‘The reason that the remaining Choctaw were acceptable had nothing to do with their being Choctaw. On the contrary, it had to do with their not (or, at least, no longer) being Choctaw. They had become ‘homesteaders and American citizens.’ In a word, they had become individuals’ (Wolfe, 2006: 397).
The negotiation between what is tribal and what belongs to the individual is the distinction between the homesteader and the Native.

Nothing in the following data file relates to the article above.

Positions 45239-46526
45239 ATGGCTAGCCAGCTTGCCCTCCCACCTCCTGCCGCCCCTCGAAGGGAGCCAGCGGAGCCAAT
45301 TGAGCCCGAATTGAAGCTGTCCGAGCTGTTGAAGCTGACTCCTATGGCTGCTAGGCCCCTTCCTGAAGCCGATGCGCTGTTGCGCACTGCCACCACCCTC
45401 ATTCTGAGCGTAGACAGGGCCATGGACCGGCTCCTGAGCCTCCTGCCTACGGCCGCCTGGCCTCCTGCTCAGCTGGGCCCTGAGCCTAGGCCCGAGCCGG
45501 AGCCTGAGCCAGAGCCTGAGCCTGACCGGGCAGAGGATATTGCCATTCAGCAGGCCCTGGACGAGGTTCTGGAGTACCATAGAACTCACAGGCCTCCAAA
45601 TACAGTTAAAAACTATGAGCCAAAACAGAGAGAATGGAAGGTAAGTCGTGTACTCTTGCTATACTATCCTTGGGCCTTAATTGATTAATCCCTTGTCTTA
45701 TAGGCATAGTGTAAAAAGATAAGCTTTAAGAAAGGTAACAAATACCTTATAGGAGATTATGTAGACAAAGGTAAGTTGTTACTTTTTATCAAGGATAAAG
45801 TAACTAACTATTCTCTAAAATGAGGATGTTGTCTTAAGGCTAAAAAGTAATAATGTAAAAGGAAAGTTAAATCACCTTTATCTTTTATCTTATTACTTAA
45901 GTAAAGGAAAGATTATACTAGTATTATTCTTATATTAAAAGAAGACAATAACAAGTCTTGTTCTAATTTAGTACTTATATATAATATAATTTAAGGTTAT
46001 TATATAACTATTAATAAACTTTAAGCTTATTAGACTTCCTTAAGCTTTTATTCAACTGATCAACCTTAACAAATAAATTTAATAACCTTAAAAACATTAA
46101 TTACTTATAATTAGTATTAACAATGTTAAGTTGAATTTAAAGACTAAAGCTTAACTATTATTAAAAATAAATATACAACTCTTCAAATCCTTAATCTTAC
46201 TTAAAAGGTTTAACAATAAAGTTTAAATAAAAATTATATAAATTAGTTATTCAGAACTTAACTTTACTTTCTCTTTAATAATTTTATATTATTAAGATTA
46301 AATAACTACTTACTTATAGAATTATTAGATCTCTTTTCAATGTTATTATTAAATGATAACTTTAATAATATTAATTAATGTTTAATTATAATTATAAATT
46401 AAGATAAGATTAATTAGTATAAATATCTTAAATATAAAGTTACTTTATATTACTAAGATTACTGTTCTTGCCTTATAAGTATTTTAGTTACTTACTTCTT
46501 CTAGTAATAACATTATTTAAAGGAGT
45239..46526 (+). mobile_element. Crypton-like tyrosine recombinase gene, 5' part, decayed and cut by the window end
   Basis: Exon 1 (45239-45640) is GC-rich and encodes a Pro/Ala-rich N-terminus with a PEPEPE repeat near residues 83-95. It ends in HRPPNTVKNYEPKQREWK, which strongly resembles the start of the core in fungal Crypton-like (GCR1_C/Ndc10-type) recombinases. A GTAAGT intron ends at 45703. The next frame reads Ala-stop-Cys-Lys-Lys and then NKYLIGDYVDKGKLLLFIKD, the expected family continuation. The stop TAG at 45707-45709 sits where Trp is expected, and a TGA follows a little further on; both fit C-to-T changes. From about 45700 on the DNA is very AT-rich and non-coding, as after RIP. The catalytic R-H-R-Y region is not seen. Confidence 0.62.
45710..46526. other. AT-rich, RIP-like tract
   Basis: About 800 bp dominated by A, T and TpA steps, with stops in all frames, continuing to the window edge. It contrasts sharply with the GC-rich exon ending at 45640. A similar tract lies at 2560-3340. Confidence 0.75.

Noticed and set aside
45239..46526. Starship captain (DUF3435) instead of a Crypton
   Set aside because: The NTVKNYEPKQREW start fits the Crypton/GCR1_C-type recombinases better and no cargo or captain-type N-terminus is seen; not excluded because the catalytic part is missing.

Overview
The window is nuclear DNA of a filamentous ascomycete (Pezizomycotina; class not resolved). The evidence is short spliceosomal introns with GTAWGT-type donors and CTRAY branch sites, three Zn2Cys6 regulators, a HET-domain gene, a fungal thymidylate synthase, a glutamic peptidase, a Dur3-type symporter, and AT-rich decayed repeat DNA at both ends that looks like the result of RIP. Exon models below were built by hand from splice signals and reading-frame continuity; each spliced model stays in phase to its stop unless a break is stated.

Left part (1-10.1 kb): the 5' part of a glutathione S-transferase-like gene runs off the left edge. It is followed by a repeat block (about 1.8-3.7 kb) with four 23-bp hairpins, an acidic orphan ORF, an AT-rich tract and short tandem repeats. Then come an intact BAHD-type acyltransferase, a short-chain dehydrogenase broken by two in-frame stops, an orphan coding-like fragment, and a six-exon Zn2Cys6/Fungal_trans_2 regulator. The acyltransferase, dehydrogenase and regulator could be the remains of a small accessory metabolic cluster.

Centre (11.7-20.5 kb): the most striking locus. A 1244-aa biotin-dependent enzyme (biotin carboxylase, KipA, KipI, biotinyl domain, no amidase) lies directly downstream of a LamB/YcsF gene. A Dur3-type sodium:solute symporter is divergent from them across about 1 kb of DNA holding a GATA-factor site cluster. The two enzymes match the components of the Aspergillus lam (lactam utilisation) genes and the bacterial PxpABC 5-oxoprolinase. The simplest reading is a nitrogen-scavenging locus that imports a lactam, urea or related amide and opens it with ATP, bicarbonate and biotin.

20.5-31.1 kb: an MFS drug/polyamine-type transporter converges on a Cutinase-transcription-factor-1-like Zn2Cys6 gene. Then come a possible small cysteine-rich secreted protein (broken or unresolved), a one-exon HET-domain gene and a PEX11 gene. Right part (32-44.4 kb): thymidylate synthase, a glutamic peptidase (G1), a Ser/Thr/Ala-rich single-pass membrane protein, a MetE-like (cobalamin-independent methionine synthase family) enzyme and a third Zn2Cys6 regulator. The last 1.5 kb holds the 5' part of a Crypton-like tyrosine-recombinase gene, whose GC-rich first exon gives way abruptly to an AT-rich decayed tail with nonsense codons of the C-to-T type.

Wolfe argues that the giving of land to individual Choctaw was an important aspect of settler colonialism as ‘what distinguished… the removing Choctaw from those who stayed behind was collectivity. Tribal land was tribally owned—tribes and private property did not mix’ (Wolfe, 2006: 397). A similar arrangement is made in Clash of Clans. While one member of a clan may offer help and resources to another, there is never any collective benefit. Each action or reward is claimed only by an individual. Even amongst the Clan Leaderboards, only the clan members who are most active and have wreaked the most destruction are rewarded by the game. You may win as a member of a clan, but the game does not allow the whole clan to win together. If you want those resources, you are going to have to earn them yourself, thereby promoting an individualistic/neoliberal ideology as the game’s procedural rhetoric.